“Having an open and honest dialogue with friends and family might sound difficult,” says Ford, “but you should never feel ashamed for sticking to your financial goals.” If someone in your life suggests spending money that you do not wish to, offer up an alternative solution to spending time together. Through loud budgeting, you can make it clear this is not about them, but rather about you sticking to your goals.
A big part of loud budgeting is being transparent about the reason you are saving. Ford advises it’s best to publicly identify specific goals you are trying to achieve for the year, “so that you can articulate your intentions clearly to others.”
If you’re someone who struggles in the face of temptation, it helps to prepare for situations where you know there’s likely to be financial peer pressure. Write yourself a tentative script so you know what to say in the moment—like, “I can’t afford that right now, what about [alternative solution]?”
The more transparent you are (aka the “louder” you are), the more likely you’ll be to hold yourself accountable, and the more your friends and family will come to understand what you’re trying to do, and hopefully even help you along the way through encouragement or keeping you accountable. That way, rather than feeling the pressure to spend, you’ll feel pressured to save.
Loud budgeting is not just about staying on track financially, it’s a way to “push back against corporations that have been jacking up prices in the past couple of years,” Battle said. Financial experts agree Battle is on to something here. If you want to do something to help cool inflation, try to buy less of the stuff that keeps soaring in price.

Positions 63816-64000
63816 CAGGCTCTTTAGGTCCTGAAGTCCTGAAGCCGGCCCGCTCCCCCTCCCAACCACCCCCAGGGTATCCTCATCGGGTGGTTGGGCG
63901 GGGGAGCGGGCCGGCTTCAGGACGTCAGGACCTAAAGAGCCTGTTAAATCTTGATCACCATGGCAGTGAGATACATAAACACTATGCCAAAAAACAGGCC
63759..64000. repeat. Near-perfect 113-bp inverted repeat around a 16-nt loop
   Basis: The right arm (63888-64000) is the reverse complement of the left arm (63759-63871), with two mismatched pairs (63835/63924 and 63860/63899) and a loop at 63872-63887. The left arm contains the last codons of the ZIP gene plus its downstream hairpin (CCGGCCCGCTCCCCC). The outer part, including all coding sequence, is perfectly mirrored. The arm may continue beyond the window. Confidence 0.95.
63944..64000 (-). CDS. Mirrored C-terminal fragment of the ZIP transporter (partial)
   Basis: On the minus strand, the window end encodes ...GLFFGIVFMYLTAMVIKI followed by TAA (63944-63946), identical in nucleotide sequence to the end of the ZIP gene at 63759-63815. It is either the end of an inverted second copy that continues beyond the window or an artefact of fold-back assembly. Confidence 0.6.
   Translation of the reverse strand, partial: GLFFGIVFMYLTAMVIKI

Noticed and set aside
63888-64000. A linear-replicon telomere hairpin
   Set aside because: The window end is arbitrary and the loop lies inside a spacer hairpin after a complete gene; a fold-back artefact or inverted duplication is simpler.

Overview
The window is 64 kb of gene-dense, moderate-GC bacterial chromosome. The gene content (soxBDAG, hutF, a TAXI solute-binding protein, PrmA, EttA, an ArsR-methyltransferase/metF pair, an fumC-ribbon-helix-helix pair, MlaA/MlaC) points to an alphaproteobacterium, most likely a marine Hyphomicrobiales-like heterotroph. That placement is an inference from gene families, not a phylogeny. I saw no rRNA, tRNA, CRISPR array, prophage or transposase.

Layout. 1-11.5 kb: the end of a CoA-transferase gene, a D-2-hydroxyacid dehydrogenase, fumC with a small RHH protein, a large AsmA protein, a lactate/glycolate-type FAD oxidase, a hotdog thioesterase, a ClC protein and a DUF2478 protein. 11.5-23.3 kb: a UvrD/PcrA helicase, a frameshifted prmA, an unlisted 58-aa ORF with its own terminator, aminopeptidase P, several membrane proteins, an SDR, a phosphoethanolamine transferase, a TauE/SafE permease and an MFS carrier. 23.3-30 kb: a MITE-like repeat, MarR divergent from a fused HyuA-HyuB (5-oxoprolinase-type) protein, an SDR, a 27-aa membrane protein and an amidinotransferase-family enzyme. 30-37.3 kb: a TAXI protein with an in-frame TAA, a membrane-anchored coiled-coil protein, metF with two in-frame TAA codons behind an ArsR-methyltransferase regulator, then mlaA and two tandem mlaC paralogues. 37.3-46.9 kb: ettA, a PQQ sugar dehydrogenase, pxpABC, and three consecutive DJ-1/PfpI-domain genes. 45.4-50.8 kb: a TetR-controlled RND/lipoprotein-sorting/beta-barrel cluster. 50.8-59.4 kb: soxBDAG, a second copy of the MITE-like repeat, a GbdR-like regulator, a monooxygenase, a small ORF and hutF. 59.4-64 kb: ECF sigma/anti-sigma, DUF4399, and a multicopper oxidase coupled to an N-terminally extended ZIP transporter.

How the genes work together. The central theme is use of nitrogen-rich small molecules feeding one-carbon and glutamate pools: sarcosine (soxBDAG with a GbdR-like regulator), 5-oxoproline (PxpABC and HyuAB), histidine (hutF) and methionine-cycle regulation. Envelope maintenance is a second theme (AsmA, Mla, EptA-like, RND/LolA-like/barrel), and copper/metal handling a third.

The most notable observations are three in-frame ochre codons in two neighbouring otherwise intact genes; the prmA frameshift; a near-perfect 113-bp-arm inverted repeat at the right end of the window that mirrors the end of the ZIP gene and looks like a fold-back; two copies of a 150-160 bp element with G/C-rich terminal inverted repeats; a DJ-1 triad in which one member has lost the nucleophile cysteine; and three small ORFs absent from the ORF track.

Although vowing to “be obnoxiously CHEAP” in 2024 definitely has merits, it comes with downsides.
Ben Markley, a personal finance educator and content creator for You Need A Budget (YNAB), gives the example of turning down a request from a friend to get drinks at a local bar. Maybe you’ll save a few bucks, but you risk alienating your friend and denying yourself some much-needed personal connection.
“Broadly being like ‘Anything that sounds expensive, I’m just gonna say no to’” isn’t quite the right approach here, Markley says. Instead of blindly following the loud budgeting trend, he suggests using it as an opportunity to ensure your spending/saving habits are aligned with your goals.
Using an app, spreadsheet or even just a note on your phone, write out what you’re hoping to accomplish, how much you think it’ll cost and how you plan to afford it. That way, the next time a friend asks you out for drinks, you can make an informed decision.
“That empowers [you] to say, ‘I’d like to do that, but I really want to go to Colorado next summer,’ or ‘I really want to get these student loans paid off,’” he adds. “It also empowers you to say, ‘Actually, yeah, I decided this was important to me. I made space for it with my money. And so now I can say yes with confidence.’”
What do you think of loud budgeting? Will you use loud budgeting in 2024? Share your story with us in the comments below.